Nice try, though. If you look just to the right, there is another article linked with the title “Meteorite most likely cause of boom, observatory says”, which when clicked on has this date as the date of publication: “3:40 PM Tuesday Sep 12, 2006”. Just like I’ve maintained all along.

                      What part of my summary was misleading and how does deleting comments discredit somebody?

                      Because you wrote this: “Here is the excerpt from the article Lanthanide is fixated on:” and then proceeded to quote something that I am not interested in at all. The article you quoted has nothing to do with the meteor explosion, which is the article I am talking about. I am talking about A, you claim I am talking about B (and then also quote C), which is misleading.

                      I informed people that I had deleted the commentary on the article

                      Where? Please link to this. I do not see it on your HAARP post or anywhere in this thread of comments.

                      because the edit you have been hassling me to make means the comments will no longer make any sense. People reading the six month old post would not understand why you were raising issues concerning something that was succinctly outlined in the post.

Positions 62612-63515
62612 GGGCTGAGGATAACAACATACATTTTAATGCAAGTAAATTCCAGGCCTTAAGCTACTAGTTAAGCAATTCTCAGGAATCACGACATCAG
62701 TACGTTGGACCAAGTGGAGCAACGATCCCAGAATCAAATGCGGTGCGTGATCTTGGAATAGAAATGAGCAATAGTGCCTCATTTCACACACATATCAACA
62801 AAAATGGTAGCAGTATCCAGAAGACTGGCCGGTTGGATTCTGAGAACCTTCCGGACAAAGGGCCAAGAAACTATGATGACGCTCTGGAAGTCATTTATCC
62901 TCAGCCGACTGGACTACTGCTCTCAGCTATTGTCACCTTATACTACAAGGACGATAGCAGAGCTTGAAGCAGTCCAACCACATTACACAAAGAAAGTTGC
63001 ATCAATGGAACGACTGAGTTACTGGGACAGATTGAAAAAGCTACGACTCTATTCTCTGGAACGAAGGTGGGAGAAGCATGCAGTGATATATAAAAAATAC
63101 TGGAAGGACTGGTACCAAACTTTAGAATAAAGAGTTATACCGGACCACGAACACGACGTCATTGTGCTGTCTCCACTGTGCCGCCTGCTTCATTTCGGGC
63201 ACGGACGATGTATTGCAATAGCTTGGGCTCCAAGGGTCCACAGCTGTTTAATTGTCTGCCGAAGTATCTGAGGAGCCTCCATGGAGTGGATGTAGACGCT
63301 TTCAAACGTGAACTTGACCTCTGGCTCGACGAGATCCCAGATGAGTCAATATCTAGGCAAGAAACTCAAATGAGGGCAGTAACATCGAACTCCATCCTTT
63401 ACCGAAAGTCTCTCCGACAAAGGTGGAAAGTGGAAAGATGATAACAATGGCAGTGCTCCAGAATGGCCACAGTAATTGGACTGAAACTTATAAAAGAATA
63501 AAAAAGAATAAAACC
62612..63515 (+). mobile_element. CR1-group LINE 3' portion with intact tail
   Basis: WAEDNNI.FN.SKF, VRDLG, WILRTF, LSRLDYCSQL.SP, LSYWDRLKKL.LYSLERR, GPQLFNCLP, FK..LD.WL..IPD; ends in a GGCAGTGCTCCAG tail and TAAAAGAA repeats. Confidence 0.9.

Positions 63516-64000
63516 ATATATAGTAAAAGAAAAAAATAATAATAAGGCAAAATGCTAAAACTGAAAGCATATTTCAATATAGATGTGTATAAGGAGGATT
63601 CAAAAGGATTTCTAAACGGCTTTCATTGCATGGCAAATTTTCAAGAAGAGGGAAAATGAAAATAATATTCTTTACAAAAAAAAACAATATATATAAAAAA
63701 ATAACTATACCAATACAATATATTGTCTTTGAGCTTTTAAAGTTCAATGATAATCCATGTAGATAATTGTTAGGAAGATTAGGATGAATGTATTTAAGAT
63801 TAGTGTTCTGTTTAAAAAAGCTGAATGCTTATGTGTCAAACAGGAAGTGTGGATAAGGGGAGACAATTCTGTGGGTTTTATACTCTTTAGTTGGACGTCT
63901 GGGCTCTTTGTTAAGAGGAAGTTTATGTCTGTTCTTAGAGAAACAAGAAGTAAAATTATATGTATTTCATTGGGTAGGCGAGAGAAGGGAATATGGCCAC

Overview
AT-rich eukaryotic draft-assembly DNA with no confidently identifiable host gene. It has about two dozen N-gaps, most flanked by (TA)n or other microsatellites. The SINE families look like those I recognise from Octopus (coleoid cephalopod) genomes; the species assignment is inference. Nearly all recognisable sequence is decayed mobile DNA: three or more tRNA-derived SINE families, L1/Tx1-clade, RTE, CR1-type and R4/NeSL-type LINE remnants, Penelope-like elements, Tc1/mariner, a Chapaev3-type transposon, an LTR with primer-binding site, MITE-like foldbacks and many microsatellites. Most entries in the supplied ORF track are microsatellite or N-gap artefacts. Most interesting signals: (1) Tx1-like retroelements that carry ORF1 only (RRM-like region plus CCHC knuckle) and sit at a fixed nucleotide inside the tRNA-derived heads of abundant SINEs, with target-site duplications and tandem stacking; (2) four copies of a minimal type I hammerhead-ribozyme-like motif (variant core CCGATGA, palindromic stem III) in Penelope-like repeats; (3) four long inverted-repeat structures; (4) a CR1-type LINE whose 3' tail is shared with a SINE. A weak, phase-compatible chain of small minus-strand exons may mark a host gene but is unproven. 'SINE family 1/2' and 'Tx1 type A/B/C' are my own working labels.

Standard editorial practice at newspapers and the like is to amend the article saying: “Edited” or “Updated” with a line about what has changed. You didn’t do this, instead you simply deleted my comments as if they never happened and pretending that your article is and was always flawless.

                      I think you’re starting to get a bit obsessed Lanthanide, and perhaps acting more like Cameron Slater than is good for you.

                      Yeah, because it took me a whole 1 minute to get that cache. I must be obsessed to have to spend such a huge amount of effort doing something like that.

                      Less reliable than what? You haven’t shown that I’ve distorted the truth and really shouldn’t talk a load of crap Lanthanide… it makes you look like a dick!

                      Less reliable than the MSM that you like to castigate so much for having no editorial honesty. You have distorted the truth by initially using a very outdated article from 2006 as your evidence for sonic booms, and then when challenged you still claim that the 2006 article is valid and go on to produce one from some lay-person cyclists who heard a very loud noise right above them at the same time as boulders started falling down around them from the earthquake. You’ve come to your conclusion that HAARP was involved and now you’re gathering evidence to prove it – the proper way is to gather evidence and come to a conclusion about the most likely explanation.